Meeting the global aim of achieving net zero emissions by 2050 will necessitate developed nations increasing their emission reduction efforts, India said on Saturday at the G7 Ministers Meeting on Climate, Energy, and the Environment in Sapporo, Japan.
India has asked the G7 countries to intensify their carbon reduction approach or forget the Net Zero 2050 target.
This will provide opportunities for developing countries like India to address their people’s needs, thereby increasing resilience to the adverse effects of climate change, environmental degradation, and pollution, said Union Environment Minister Bhupender Yadav during the plenary session of the G7 ministers’ meeting.
He also stressed the importance of developing countries having access to enough implementation, financing, and technology in order to effectively battle climate change and handle environmental concerns.
“The global goal of reaching net zero by 2050 needs enhanced emission descaling by developed nations. This will provide space for countries like India to achieve the development required for its people, which will provide necessary defence against the impacts of climate change, environmental degradation and pollution,” he said.
“IPCC AR 6 report re-emphasises that development is our first defence against climate change,” Yadav said.
“We do hope that developed countries will make good on their commitments on finance for combating climate change and provide for the same for dealing with the environmental degradation and biodiversity loss,” a statement quoting the minister said.
Rich countries have repeatedly failed to mobilise the USD 100 billion promised in 2009 to assist underdeveloped countries in dealing with climate change.
Prime Minister Narendra Modi asked USD 1 trillion from industrialised countries at COP 26 in Glasgow to adapt to and reduce the challenges posed by global warming. This has remained a condition for India to meet its climate pledges.
While attempts have been made to build policy frameworks to address climate change, Yadav believes it is now critical for governments around the world to engage individuals and foster greater public participation in the battle against climate change.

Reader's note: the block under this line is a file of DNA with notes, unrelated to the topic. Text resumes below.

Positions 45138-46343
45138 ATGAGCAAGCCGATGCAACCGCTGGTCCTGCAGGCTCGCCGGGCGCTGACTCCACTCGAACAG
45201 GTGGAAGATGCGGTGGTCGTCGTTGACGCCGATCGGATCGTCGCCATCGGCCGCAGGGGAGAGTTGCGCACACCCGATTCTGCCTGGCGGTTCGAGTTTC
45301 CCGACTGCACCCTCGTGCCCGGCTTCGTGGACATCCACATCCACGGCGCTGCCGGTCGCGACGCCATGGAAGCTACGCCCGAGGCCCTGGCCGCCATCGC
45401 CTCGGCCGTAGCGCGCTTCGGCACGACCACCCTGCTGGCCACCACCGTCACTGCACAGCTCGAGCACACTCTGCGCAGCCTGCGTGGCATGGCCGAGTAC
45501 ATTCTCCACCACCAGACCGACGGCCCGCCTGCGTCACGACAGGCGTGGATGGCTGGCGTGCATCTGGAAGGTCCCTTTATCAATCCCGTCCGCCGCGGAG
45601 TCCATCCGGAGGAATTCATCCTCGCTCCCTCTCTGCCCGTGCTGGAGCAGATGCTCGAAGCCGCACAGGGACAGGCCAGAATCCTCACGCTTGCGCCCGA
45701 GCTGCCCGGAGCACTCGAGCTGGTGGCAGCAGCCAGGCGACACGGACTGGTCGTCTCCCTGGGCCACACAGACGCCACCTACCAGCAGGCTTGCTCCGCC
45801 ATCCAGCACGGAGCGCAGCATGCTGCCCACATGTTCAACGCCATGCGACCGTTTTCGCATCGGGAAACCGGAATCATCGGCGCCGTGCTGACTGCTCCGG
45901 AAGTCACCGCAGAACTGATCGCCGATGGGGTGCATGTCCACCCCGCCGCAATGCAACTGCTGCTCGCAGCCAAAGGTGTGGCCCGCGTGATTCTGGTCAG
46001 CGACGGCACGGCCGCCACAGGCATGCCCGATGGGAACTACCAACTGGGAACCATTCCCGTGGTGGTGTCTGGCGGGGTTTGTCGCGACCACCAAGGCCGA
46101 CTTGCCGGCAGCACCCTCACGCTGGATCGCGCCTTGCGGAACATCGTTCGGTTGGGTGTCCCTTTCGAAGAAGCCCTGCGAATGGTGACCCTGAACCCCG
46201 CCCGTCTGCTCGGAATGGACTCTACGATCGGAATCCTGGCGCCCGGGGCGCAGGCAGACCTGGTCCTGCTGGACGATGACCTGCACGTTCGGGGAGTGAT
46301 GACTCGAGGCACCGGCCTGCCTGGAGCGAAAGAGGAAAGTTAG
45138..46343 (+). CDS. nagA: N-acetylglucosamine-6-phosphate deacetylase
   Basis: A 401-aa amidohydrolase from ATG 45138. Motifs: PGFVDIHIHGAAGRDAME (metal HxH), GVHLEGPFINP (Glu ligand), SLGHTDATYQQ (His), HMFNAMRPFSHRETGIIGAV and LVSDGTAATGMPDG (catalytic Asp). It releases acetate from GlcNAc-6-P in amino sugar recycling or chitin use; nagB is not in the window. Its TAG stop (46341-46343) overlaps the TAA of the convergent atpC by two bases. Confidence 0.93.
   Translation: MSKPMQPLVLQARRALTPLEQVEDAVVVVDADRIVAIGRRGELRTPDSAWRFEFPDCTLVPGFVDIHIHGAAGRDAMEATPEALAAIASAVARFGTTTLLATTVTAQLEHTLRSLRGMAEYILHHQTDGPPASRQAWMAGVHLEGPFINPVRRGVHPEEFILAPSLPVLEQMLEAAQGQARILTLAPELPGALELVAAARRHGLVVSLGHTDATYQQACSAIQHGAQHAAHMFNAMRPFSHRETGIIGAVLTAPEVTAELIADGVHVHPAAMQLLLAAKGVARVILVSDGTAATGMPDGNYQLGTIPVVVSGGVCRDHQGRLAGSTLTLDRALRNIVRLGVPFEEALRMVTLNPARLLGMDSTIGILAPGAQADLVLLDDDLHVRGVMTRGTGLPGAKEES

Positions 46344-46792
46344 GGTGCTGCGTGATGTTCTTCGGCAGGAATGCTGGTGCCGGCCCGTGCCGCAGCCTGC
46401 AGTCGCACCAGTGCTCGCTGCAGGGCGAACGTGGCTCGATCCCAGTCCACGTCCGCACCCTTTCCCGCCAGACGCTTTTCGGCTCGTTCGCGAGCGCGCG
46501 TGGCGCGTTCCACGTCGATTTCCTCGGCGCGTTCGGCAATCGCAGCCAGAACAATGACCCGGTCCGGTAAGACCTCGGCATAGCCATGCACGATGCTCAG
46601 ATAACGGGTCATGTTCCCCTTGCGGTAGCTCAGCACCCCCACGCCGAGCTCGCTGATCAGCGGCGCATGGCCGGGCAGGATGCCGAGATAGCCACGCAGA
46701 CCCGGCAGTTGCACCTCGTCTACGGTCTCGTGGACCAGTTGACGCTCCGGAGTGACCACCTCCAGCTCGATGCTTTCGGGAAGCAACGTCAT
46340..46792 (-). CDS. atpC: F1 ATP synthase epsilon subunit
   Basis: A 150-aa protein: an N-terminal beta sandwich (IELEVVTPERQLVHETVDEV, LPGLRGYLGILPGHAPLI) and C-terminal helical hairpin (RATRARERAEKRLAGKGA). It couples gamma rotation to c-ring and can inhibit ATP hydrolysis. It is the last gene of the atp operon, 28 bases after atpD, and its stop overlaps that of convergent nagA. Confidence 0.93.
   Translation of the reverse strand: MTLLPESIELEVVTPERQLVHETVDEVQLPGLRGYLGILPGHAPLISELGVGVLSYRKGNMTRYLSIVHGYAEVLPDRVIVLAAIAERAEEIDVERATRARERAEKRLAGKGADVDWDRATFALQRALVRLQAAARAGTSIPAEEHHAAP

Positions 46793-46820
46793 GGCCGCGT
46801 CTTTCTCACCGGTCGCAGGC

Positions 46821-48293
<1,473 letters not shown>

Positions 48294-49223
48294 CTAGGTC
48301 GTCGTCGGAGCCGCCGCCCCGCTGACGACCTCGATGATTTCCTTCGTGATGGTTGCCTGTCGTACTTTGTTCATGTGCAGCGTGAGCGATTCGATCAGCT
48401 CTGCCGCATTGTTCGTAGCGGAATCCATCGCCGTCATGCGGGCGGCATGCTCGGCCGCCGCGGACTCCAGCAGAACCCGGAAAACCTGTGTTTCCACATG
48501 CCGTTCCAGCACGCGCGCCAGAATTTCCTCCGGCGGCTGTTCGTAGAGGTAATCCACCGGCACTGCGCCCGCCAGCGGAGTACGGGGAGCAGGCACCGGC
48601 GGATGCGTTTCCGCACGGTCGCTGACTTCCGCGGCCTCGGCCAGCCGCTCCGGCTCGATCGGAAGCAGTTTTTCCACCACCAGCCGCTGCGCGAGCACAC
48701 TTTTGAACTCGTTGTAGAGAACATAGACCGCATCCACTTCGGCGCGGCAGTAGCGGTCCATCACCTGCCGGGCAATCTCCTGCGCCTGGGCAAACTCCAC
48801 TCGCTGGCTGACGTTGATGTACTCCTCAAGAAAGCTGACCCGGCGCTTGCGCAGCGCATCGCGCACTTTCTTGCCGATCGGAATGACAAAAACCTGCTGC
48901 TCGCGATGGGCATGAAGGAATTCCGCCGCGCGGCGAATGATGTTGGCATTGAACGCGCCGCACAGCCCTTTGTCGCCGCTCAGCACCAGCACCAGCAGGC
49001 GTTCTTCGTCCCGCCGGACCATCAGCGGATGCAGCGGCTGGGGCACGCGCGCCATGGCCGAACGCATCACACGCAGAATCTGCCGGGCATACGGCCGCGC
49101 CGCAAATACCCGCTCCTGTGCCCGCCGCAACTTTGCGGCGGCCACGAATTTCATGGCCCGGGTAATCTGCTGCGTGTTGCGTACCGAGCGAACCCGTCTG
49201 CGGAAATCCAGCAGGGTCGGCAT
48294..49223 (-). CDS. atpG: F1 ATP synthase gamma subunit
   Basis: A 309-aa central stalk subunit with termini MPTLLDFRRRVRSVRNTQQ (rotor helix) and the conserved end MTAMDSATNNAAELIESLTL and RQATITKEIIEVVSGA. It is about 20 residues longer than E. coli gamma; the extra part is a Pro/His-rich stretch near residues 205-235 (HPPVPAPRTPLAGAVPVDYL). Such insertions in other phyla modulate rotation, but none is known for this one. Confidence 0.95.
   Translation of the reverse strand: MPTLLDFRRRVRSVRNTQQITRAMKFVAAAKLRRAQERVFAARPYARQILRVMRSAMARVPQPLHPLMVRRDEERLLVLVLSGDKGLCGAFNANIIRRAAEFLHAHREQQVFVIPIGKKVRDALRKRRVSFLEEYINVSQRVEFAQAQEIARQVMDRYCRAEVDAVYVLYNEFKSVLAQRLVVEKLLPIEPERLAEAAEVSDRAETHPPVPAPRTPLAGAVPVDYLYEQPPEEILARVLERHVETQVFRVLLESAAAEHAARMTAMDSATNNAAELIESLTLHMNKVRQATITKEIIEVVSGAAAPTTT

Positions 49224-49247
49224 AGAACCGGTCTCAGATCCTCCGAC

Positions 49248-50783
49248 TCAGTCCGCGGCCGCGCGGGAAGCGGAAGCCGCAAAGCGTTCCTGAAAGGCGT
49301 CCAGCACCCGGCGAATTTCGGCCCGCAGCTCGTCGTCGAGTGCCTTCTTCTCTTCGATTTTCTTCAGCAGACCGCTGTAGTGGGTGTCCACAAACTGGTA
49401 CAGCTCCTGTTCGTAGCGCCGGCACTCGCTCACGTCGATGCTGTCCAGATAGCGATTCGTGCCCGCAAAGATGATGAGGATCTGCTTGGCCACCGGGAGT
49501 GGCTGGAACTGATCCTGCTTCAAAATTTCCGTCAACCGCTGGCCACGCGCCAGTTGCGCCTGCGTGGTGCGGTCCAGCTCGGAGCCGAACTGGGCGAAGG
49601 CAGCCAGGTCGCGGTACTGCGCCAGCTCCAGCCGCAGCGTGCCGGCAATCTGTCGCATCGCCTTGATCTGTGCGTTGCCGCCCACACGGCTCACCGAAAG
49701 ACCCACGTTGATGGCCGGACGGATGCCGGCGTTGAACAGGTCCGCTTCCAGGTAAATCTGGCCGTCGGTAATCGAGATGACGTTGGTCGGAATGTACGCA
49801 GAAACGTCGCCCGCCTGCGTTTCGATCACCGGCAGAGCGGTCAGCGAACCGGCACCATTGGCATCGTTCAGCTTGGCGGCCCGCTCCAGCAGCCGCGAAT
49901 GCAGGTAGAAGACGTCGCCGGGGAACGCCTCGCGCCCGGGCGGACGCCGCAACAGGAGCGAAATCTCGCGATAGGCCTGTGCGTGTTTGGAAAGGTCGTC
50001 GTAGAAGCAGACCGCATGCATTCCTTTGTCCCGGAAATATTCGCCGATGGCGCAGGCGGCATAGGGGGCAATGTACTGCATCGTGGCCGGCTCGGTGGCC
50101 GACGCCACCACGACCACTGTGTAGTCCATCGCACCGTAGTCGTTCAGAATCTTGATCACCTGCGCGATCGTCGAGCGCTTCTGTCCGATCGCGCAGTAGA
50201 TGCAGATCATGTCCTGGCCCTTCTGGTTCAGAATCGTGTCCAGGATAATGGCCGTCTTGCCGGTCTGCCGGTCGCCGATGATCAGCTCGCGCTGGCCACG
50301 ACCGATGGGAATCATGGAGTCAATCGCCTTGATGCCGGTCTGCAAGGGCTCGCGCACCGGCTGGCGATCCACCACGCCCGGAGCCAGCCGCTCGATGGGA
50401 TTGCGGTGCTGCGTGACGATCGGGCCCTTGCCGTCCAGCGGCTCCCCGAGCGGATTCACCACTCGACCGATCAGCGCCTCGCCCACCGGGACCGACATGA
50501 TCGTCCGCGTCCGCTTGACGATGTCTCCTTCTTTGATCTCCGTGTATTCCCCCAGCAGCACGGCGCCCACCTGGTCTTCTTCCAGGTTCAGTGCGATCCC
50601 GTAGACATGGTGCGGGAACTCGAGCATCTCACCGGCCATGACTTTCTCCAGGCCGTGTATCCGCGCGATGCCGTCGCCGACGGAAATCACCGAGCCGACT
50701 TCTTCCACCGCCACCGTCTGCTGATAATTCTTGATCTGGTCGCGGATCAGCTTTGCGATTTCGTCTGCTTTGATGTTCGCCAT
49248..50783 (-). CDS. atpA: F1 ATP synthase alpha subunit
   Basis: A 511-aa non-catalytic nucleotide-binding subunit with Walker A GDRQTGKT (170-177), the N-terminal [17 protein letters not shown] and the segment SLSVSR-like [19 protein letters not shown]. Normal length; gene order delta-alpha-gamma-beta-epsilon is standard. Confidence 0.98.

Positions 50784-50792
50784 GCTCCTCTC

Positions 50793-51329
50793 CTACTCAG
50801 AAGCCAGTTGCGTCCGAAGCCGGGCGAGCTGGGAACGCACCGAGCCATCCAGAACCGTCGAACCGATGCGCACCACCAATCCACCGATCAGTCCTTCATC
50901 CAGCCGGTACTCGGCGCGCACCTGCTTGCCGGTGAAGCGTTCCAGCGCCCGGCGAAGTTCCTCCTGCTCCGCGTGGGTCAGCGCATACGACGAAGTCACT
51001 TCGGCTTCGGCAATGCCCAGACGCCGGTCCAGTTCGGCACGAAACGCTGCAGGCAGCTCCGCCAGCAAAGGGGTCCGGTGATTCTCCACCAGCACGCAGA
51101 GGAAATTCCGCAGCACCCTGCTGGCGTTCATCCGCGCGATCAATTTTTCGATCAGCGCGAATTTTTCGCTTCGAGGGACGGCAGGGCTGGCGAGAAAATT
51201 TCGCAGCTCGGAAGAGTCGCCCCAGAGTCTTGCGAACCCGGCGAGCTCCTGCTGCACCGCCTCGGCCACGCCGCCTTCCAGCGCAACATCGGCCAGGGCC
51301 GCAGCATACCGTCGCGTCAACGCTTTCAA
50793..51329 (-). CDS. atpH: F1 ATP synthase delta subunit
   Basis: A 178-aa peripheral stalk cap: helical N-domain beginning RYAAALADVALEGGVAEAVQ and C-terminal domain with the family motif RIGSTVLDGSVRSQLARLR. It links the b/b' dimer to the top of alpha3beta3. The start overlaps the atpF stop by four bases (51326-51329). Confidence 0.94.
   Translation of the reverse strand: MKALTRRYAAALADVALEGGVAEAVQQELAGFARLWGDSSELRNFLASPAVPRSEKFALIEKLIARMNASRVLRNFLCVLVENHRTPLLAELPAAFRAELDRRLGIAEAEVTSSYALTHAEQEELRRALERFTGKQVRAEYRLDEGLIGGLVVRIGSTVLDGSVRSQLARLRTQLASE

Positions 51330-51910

Last year, Prime Minister Modi launched ‘Mission LiFE’ (lifestyle for environment), which aims for a global mass movement to instill behavioural changes centred on “mindful and deliberate utilisation” of resources.
Canada, France, Germany, Italy, Japan, the United States, and the United Kingdom compose the G7.
During last year’s G7 conference in Germany, the participating countries agreed on a shared goal of transitioning to a largely decarbonized electricity supply by 2035.
At a recent event in New Delhi, Yadav stated that India is free to use its resources to meet its people’s energy demands, and that countries historically responsible for climate change cannot compel it to halt its development.
Any action to prevent climate change must be founded on the concepts of equality and Common but Differentiated Responsibilities and Respective Capabilities (CBDR-RC), according to India.
In essence, equity means that each country’s contribution of world carbon dioxide emissions is equal to its part of global population.
The CBDR-RC concept acknowledges that each country bears responsibility for addressing climate change, but industrialised countries should have primary responsibility because they account for the majority of historical and current greenhouse gas emissions.
According to the Union Environment Ministry, India has 17% of the world’s population but accounts for only 4% of global carbon emissions. Developed countries with the same population share contribute for roughly 60% of carbon emissions.
The global surface temperature has risen by around 1.15 degrees Celsius from the pre-industrial (1850-1900) average, and CO2 emissions into the atmosphere since the commencement of the industrial revolution are directly related to it.
According to accounts, significant damage had already been done before the 1990s, when economies such as India began to develop.
According to the “Global Carbon Budget Report – 2022,” three countries accounted for more than half of global CO2 emissions in 2021: China (31%), the United States (14%), and the European Union (8%).
India ranked fourth, accounting for 7% of world CO2 emissions.
However, at 2.4 tCO2e (tonne carbon dioxide equivalent), India’s per capita greenhouse gas emissions are significantly below the global average of 6.3 tCO2e, according to a United Nations Environment Programme research released last year.
The United States emits significantly more CO2e per capita than the rest of the world, with 14 tCO2e, followed by Russia (13 tCO2e), China (9.7 tCO2e), Brazil and Indonesia (about 7.5 tCO2e each), and the European Union (7.2 tCO2e).